Luckily the next day turned out to be a bit more eventful. Getting up bright eyed and bushy tailed first thing, we set off in search of a few more of Bangkok’s sights. Lub D is delightfully close to Patpong’s Markets (best at night) and the red-light district which also houses all of the city’s major clubs and bars. As a result, there were some comedic bar names to be had along with some instantly recognisable sets from The Hangover 2 (AWFUL FILM). Following the road we walked down to Lumphini Park, usually a rare slice of tranquility in the city centre. We happened to walk in right in the middle of a political rally however (it was the Queens Birthday the next day, which is a national holiday), so had to make a quick dash round before the crowds got too much. Once past all the people, it was a really nice park. Complete with artificial boating lake, running lanes and very ghetto looking outdoor gym.
If you’ve ever been to Bangkok, it’s more than likely that you used the BTS Skytrain to get around. Situated above the city streets (hence the name) the Skytrain makes the tube look like the runt of the litter with its freakishly clean platforms, electronic gates and inbuilt televisions on carriages (the adverts on these can be hilarious). The raised platforms have the added bonus of providing a well-needed breeze to waiting passengers too. Super cheap and easy to navigate, we caught the Skytrain over to Siam and National Stadium, two of Bangkok’s major shopping districts for some retail therapy. I also had my very first authentic Pad Thai! 😀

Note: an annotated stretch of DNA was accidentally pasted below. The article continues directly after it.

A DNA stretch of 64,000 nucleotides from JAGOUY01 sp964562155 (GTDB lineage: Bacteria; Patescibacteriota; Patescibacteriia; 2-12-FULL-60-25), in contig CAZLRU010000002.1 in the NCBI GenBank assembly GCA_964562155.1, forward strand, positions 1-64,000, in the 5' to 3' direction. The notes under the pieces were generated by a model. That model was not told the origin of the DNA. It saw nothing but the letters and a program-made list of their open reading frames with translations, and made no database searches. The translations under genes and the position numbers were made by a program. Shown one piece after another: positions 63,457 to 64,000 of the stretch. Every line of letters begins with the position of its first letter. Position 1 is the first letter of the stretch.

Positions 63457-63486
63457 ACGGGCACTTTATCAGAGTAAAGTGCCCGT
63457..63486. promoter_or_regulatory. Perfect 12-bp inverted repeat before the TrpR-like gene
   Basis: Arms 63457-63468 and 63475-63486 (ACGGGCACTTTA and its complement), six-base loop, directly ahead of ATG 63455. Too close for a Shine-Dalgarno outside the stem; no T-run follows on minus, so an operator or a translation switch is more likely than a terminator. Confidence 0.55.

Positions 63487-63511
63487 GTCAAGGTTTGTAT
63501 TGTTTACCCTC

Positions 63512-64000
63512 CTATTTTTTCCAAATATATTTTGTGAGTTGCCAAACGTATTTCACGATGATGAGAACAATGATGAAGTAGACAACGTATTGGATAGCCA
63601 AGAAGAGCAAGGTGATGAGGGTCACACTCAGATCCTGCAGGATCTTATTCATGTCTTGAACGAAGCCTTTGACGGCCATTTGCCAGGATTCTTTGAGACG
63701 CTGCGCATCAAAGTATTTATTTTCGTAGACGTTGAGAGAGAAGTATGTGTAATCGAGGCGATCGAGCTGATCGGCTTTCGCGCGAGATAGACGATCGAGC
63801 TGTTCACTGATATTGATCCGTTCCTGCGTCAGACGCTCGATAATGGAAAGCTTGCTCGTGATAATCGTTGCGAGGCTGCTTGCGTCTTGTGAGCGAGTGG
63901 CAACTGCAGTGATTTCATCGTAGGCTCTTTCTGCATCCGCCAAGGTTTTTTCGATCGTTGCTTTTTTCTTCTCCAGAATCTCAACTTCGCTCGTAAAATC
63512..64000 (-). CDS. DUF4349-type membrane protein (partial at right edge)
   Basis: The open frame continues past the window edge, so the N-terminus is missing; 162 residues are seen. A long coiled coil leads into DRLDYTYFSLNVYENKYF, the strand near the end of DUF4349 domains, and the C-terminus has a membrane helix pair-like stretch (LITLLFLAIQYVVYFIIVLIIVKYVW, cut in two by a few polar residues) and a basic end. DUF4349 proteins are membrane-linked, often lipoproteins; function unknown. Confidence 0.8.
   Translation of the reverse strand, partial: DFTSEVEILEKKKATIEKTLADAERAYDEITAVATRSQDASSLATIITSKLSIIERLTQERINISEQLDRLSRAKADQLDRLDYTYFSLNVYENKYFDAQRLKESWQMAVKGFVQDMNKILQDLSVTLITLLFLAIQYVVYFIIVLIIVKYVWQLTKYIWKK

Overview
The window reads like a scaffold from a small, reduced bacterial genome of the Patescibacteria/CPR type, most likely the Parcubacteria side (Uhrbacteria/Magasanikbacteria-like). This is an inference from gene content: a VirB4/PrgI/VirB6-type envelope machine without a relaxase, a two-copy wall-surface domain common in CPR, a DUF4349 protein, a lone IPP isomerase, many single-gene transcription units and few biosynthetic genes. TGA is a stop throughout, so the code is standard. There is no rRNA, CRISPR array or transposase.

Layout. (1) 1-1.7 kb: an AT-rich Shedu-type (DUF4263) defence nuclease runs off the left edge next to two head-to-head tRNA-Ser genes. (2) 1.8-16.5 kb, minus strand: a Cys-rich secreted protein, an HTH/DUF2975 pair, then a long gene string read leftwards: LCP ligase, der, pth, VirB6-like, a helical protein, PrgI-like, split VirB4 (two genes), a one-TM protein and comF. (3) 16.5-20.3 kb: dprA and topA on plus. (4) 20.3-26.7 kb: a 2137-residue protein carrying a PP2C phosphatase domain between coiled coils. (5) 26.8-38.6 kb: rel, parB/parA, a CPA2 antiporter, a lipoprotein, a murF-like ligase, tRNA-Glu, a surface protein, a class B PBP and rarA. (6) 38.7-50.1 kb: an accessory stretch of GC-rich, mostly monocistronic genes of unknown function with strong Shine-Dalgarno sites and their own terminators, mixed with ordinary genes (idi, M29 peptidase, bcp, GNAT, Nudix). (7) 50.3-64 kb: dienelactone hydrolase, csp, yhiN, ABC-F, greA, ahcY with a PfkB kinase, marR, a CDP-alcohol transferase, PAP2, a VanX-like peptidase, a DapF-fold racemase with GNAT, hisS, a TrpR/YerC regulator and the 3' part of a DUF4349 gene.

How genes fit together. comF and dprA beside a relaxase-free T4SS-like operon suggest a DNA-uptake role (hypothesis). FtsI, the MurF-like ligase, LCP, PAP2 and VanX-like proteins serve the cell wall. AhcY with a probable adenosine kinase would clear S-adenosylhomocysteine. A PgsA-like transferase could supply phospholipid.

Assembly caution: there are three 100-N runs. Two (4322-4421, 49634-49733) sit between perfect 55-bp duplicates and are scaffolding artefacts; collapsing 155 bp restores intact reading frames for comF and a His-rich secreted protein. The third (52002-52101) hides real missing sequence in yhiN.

Having booked our PADI diving course in Koh Tao to commence two days after, that was all we had time for in Bangkok to begin with! The next day consisted of a mad rush of buying a fake 55l Lowe Alpine rucksack to replace our bag that was falling apart by this point (500 bht / £10 – YES!) , booking a bus through Lub D’s travel agent and jumping on said overnight bus in Khao San – the rest of the afternoon was therefore devoted to sitting in crazy Thai traffic. After arriving in Khao San, I could suddenly see why some people might get a bad impression of Bangkok. Suddenly, the cries of ‘Tuk tuk – you want tuk tuk?!’ started rumbling once again. Our exit was well timed and our impression of Bangkok remained unscathed.
Before I go I also feel I should also clear up another few things for fellow travellers who may have heard one or more of the following:
1) Bangkok is mega hot – The heat in Bangkok really isn’t that bad, I was surprised!
2) It rains all the time – We went during Monsoon, rain didn’t cause any problems for us (hardly saw any for the first few days)
3) The traffic is crazy – Traffic also, comparatively I suppose, is very civilised in comparison to say, Delhi. People generally follow traffic light signals here although you will get stuck in jams, just like any major city. If in doubt, take the train!
4) You can’t move for people and its so busy you can’t get anywhere- Bangkok is super easy to navigate, thanks to the reliable BTS skytrain and about a gazillion little travel agencies everywhere who can get you in and out with ease. Just don’t fall for the old ‘For 10 Baht you can go anywhere’ tuktuk scam – 20p for a whole day in a tuktuk? Sounds too good to be true! That’s because it is. You will be scammed and it will be your own fault. If you jump in a meter taxi make sure you get the meter turned on and always leave plenty of time for random traffic jams.
‘Til next time,